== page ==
London, Aug 31 – A Reuter dispatch to Ostend says that a small party which has just returned from a visit to Liege describes the destruction wrought by the war as appalling.
"All along the road to Vise," said one of the party, "there was nothing to be seen but walls blackened by smoke, the remains of factories burned, and mounds of earth freshly dug – the sepulchre of the first Germans to fall.
"And then comes Vise. What a painful sight for those who knew the proud city, so typical of Walloon gayety, and now nothing but a mass of ruins, while many of the inhabitants lie all over the place, their chests riddled with bullets! I was told here that the natives were put to work building roads for the invaders from Vise to Aix-la-Chapelle.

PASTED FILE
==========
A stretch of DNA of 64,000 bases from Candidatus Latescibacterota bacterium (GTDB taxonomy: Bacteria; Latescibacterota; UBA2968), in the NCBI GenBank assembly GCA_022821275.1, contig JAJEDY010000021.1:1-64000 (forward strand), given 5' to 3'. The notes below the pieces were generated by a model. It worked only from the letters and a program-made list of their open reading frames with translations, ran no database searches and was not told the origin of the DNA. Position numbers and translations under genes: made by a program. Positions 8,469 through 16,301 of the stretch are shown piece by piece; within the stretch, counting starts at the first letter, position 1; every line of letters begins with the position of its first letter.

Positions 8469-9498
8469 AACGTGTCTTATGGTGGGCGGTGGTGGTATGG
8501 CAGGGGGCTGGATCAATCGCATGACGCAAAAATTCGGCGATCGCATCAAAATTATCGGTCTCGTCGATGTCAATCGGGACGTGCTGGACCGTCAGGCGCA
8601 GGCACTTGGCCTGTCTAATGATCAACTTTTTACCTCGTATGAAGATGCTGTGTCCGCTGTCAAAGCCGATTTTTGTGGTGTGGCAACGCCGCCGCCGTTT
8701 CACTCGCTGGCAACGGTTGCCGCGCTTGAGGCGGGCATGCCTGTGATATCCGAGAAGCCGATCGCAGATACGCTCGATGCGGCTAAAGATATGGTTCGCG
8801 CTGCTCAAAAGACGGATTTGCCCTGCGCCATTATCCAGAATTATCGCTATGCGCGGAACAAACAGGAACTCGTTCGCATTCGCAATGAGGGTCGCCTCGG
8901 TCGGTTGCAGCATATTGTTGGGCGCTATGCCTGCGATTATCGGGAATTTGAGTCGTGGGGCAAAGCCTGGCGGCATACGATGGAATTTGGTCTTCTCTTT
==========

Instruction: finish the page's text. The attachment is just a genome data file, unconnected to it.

"On the way to Argenteau we met a procession of able-bodied men marching four abreast and commanded by a non-commissioned officer, all carrying implements for road and trench building. These men have to submit to discipline Draconian in severity.
"Herstal, usually filled with the busy hum of activity in factories, coal mines, and workships, we found plunged into deathly silence.
"At last we entered Liege.The inhabitants stood at the thresholds of their homes, silent and anxious, but afraid to speak. The streets in the middle of the town wore a deplorable aspect. Many houses had been abandoned. Their doors and windows were shattered and their contents had been removed.
"Nobody but soldiers were to be seen. The Place de l’Universite, the Rue des Pitteurs, and the Quai des Pecheurs had been burned."
The New York Times, 1 septembre 1914